Alasdair Macleod of GoldMoney.com believes signs of the onset of a period of hyperinflation – and along with it the collapse of the U.S. dollar – are unmistakable. In a recent piece he laid out the history of such past episodes of rapid inflation and the collapses of related currencies.
He says fundamentals, such as significant levels of money-printing and the behavior of foreign investors in such currencies, are telltale signs of coming financial trouble. He draws parallels between episodes in the past and the time we are living through now, in the U.S.
Below are excerpts taken from Macleod’s piece:
“The effect of monetary inflation, even at two per cent increases, is to transfer wealth from savers, salary-earners, pensioners and welfare beneficiaries to the government. In no way, other than perhaps from temporary distortions, does this benefit the people as a whole. It also transfers wealth from savers to borrowers by diminishing the value of capital over time…”
“No doubt, the reluctance to reduce, or at least contain budget deficits is ruled out by the presidential election in November. But whoever wins, it seems unlikely that government spending will be reined in or tax revenue increased. For the universal truth of unbacked state currencies is that so long as they can be issued to cover budget deficits they will be issued. And as an inflated currency ends up buying less, the pace of its issuance all else being equal will accelerate to compensate. It is one of the driving forces behind hyperinflation of the quantity of money…”
“Since the Lehman crisis in August 2008, the pace of monetary inflation has accelerated above its long-term average…”
“What is the source of all that extra money? It is raised through quantitative easing by the central bank in a system that bends rules that are intended to stop the Fed from just printing money and handing it to the government. Yet it achieves just that. The US Treasury issues bonds by auction in the normal fashion. The major banks through their prime brokers bid for them in the knowledge that the Fed sets the yield for different maturities through its market operations. The Fed buys Treasury bonds up to the previously announced monthly QE limit, only now there is no limit, giving the primary brokers a guaranteed turn and crediting the selling banks’ reserve accounts with the proceeds.”
“This arm’s length arrangement absolves the Fed of the sin of direct money-printing but evades the rules by indirect money-printing. The Treasury gets extra funding through this roundabout arrangement. Participating banks generally expand their bank credit to absorb the new issue, which they then sell to the Fed, which in turn credits the banks’ reserve accounts. The Treasury gets the proceeds of the bonds to cover the deficit in government spending, and the banks get expanded reserves. The Fed’s balance sheet sees an increase in its liabilities to commercial banks and an increase in its assets of Treasury bonds. The Fed also funds agency debt in this manner, mostly representing mortgage finance…”
“For now, monetary authorities around the world are relying on public ignorance about money and the theory of exchange. Those who trouble themselves to consider how their currency’s purchasing power is actually changing will notice how it is declining more rapidly than official statistics say. This is deliberate. After the introduction of widespread indexation in the early 1980s governments devised methods to reduce the costs incurred. Changes in statistical methodology have achieved that, with consumer price indices now entirely suppressed, so much so that central banks claim to be struggling to get the CPI to rise to its two per cent target…”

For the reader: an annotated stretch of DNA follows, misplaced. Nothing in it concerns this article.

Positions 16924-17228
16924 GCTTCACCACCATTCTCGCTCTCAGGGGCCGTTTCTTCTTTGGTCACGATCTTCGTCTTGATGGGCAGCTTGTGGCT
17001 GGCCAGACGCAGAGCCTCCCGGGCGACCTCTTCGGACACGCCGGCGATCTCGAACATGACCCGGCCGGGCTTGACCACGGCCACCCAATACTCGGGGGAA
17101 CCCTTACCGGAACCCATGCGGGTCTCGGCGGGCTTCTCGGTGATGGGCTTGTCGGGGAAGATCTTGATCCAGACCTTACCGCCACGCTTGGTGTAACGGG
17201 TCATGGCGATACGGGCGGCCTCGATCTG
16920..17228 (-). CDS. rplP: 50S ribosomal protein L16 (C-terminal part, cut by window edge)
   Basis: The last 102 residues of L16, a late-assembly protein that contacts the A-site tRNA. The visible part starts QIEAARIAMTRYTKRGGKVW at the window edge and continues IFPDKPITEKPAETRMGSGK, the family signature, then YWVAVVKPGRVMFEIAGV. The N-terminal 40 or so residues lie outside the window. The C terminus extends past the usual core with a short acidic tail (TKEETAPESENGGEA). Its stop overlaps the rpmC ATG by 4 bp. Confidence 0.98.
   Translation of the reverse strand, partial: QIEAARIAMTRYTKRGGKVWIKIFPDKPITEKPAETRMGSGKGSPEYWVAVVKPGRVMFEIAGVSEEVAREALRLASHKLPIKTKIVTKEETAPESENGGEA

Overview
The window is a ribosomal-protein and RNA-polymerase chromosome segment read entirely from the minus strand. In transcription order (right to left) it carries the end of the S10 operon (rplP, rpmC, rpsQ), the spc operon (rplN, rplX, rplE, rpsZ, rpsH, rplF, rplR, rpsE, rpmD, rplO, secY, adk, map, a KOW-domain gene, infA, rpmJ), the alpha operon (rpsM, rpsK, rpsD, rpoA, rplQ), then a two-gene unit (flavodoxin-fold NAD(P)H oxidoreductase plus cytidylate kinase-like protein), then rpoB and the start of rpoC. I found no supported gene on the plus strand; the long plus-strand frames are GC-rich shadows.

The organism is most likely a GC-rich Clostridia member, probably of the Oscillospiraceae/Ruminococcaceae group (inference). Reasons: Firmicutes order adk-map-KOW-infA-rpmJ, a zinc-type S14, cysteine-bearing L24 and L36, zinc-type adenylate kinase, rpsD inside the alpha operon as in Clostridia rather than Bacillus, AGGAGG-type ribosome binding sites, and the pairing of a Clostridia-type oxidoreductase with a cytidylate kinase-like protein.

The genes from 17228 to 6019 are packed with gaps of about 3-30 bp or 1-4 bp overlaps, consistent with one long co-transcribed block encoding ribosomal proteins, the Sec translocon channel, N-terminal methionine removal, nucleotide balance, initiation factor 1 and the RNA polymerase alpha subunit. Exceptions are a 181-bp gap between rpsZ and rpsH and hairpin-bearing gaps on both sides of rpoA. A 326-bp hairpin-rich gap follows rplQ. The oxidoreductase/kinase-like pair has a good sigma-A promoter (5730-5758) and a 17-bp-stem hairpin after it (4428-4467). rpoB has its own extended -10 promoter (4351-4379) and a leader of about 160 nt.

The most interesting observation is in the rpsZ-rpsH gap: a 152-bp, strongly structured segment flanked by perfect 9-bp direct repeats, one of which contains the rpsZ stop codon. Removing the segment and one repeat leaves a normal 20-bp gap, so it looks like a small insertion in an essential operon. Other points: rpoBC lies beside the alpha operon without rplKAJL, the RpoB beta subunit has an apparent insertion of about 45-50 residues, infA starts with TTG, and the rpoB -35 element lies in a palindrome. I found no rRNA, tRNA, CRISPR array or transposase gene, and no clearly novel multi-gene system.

“China has already declared a policy of reducing her dollar investments in US Treasury bonds and is selling her dollars to buy commodities. Few realise it, but China is doing what ordinary people do when they begin to abandon a currency — dumping it for tangible goods which will cost more in future due to the dollar’s declining purchasing power. And as the dollar’s purchasing power declines measured in commodities more nations are likely to follow China’s lead…”
“The way to look at it is by understanding the foreigners’ assessment of time preference, comprised of a general level for the exchange of goods and an additional level peculiar to a depreciating currency. Therefore, irrespective of the Fed’s interest rate policy market forces represented by foreign interests will take over control of interest rates, and the Fed’s bond bubble will be burst. Rising yields for US Treasuries will collapse the equity market and the market for corporate debt. These events will threaten any remaining foreign interest in the dollar and its capital markets even further. In short, the policy of inflating a financial asset bubble becomes impossible to sustain and its failure will take the dollar down with it as well.”
“This was why when John Law’s Mississippi bubble burst three hundred years ago, by October 1720 his currency, the livre, was worthless on the foreign exchanges. The collapse had started eleven months earlier, when Law accelerated the inflation of the livre to support a failing share price. The Fed embarked on a doppelganger acceleration of monetary inflation on 23 March for the whole US bond market. If we replicate the John Law experience, the dollar could become valueless in a matter of months.”
“It is becoming clear to a growing audience that in the absence of a change in inflationary policies, the days of an unbacked dollar are rapidly coming to an end, and it will take down the international fiat order upon which it is based.”
You can read Macleod’s essay in its entirety here.
Photo by Paul via Flickr